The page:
This is a must watch if you are doing Rails and doing TDD, it’s an eye opener on how you should really approach testing Rails apps the “Right” way.
I stumbled upon this StackOverflow question: testing – Organizing rspec 2 tests into ‘unit’ and ‘integration’ categories in rails – Stack Overflow.
Basically, the guy asks how he can run specs isolated into logical groups, running the unit without running the integration and so on.
At Gogobot, we have exactly that, since we run our specs in the CI, we can decide which to run, and they run one after the other and dependent on each other, so if you fail UNIT, the build fails, no need to continue on.
You can run the rakes like so
This is what our spec.rake looks like
There’s a lot of buzz going on about software development methodologies, people talking about Agile, Kanban, Pair, XP and more and more.
There’s not much people are talking about when it comes to a single developer.
I have been a consultant/developer for the past ~3 years or so, working from home for several clients both in Israel and abroad (US mainly).
During this time I gained tons of experience in knowing what works and what doesn’t, this may be specific to me, but I don’t think so, so I decided to share this knowledge. So… what am I doing to keep productive during the day?
The pomodoro technique I am using is simple, I have a small application running on my Mac constantly (there’s windows versions as well).
When I start work, I simply choose start pomodoro, input what I am going to work on and dive in.
Now, all that’s pretty standard, but I am using it with get-shit-done, so once I start a pomodoro, get-shit-done executes work mode.
This work mode shuts down all outer traffic to time-sinks like Facebook, Twitter, news sites, YouTube and many more.
The script is customizable so I keep changing what I want/need. Along side with shutting down the time sinks, I execute a “busy” mode on Skype and any IM I am using at the moment. This is completely automatic, you can see it in the following screenshots
As you can see, any pomodoro I do is going into “Things” which I can then look at my day and see where my time went, what did I accomplish during the day and so on (it has OmniFocus integration as well).
If you want to get the app, you can get it here
This may seem stupid so up high here, but it’s REALLY important. I found that in days where I drink and stay hydrated, I am much more productive, less tired and get a lot more done during the day.
Another benefit is that I need to visit the restroom quite often so I don’t slack around in the chair too much. I use an application for that as well, it sits in my top bar and reminds me to take 5 minute water breaks every hour. if you are wired in, you can just ignore that, but don’t ignore it too much, it’s not the point
If you want to get the app, you can get it here
Things To Do
I open every day with a “things to do” list.
I write down anything I need to do, and then I forget about it, I don’t keep my mind occupied with all I need to do, I look at the list during the day.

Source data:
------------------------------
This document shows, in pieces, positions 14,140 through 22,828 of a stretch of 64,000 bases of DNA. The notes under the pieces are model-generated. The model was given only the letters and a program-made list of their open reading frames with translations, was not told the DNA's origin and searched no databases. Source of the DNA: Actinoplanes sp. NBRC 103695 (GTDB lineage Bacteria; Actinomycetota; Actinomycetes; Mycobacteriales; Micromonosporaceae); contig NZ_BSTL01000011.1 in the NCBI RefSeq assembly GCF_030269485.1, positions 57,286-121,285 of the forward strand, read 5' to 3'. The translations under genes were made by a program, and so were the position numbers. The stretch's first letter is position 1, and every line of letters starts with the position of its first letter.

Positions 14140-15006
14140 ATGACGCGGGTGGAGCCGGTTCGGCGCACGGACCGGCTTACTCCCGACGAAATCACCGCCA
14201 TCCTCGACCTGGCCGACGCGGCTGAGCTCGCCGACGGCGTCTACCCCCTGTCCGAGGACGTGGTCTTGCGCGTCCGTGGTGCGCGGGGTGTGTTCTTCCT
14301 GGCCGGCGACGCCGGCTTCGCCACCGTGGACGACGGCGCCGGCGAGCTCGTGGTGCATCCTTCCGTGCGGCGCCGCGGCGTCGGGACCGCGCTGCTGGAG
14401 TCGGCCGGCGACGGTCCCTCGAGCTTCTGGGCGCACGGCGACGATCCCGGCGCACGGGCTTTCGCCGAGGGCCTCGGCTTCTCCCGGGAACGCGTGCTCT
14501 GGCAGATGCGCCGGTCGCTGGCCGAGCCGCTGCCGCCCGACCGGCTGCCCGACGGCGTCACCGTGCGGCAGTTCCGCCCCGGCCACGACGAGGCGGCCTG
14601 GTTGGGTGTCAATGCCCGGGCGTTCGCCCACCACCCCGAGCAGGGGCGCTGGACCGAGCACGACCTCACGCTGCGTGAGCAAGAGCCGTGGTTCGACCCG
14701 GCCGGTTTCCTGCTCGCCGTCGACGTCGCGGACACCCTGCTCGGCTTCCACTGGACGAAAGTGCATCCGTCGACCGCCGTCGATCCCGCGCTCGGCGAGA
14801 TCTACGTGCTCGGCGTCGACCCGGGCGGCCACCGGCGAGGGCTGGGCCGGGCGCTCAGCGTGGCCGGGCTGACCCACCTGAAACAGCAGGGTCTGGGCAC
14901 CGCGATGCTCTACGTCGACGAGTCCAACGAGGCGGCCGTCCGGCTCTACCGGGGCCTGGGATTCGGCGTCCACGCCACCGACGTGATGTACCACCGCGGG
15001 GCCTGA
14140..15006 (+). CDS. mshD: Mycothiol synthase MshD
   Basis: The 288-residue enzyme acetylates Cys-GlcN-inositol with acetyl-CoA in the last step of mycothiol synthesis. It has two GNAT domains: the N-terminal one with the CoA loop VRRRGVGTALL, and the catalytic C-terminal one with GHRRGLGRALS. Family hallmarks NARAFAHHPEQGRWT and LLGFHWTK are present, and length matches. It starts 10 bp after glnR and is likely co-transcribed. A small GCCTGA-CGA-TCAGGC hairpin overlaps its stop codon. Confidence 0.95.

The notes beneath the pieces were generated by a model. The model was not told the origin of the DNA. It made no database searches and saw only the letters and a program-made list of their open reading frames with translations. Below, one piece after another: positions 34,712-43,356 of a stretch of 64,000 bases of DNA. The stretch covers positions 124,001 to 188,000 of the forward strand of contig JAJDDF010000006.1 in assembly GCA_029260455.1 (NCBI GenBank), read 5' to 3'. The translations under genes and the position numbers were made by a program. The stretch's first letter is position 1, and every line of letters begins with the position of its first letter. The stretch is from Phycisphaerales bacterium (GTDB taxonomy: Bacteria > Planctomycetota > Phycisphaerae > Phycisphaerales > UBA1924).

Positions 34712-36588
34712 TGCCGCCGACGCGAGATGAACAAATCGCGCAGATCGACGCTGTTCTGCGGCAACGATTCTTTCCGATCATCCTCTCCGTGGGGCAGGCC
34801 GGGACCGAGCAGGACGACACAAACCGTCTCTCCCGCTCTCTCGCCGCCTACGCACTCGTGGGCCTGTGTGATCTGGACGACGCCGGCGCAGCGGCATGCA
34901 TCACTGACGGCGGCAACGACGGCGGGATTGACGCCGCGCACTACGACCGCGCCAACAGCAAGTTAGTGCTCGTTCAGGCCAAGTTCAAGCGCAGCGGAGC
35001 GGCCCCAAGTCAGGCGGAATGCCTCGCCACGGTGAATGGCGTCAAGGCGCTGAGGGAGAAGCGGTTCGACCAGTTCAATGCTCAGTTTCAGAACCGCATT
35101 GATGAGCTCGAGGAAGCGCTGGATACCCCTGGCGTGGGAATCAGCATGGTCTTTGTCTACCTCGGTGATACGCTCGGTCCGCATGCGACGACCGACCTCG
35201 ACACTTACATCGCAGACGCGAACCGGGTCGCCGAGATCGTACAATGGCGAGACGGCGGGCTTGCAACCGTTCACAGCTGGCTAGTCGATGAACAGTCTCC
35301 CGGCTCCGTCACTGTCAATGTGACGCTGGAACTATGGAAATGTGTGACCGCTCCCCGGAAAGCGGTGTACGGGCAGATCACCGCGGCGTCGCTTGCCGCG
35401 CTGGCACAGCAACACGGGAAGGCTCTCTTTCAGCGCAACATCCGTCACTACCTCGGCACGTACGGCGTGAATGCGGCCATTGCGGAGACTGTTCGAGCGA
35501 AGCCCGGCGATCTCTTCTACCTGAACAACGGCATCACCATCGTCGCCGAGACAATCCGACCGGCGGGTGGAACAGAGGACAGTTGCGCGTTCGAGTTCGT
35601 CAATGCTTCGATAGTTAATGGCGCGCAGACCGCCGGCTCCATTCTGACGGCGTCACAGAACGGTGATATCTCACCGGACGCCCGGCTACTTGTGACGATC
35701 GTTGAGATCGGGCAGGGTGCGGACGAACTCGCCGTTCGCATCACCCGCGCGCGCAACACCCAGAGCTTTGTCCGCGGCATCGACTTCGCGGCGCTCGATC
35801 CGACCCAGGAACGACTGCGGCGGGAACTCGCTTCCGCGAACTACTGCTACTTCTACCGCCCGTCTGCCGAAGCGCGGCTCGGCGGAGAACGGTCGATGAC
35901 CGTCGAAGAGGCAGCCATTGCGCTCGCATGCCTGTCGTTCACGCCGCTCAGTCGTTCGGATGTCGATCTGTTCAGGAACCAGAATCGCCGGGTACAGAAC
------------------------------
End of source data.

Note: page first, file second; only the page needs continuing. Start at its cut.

One important thing is that I set times for stuff
- 1-2pm => working on the cashier module
- 2:30-3:30pm => working on the master/slave @dirty variable
While of course, these 2 tasks don’t actually take an hour, it’s here just for an example :-).
Anything you need to remember during the day, write it down, than simply let it go, don’t keep you mind occupied about that.
I keep any blog post idea, stuff that come to mind on other project that are not currently in work order and more…
Knowing I have it written down saves me the trouble of having it in my brain, and I dedicate all my brain resources (which are slim to begin with) dedicated to my code.
I must say, I have tried any TODO app out there, the one that works best for me is a pen and a paper, I use Things as a history for my pomodoros and nothing more (usually)
Another possible controversial title in a “be productive” blog post
When I am TDD’ing my mind goes into a “small piece” mode, I think only about the next 2-3 steps in what I need to accomplish.
People (wrongly) think that TDD is time consuming and they get less done, I have proven it numerous times in the past that this is incorrect, people that TDD are often 2-3X more productive then others.
Just think about every time you open a browser to “test” something, it can be done in TDD while you save your file, and you can instantly see if you broke something else in the code you are not thinking about.
The right side code is test, left side is actual controller code
When you are not productive…
There are simply days when you are not productive on the actual things you need to get done, in these days I don’t try and force myself into it, I simply move to other exciting stuff for 20-30 minutes (sometimes more)
I do a TON of open source, I help people in groups, forums etc..
Sometimes, answering a question, gets me back into code mode and I can find myself wired in for 2-3 hours after it.
To sum up
I touched but a fraction of my work methodology.
The thing is, you need to find YOUR groove, you need to find your pace, the hours where you are productive, the things that excite you.
You may take some of what I said here, you may take all and you may take nothing, all I am saying is that regardless of where/how you work in the team, you can have your own thing going on.
You may work with Pivotal Tracker or Trajectory, but still maintain your TODO list for the next few hours (like I do).
Share your thoughts…
I would love to hear what you think in the comments and have a discussion.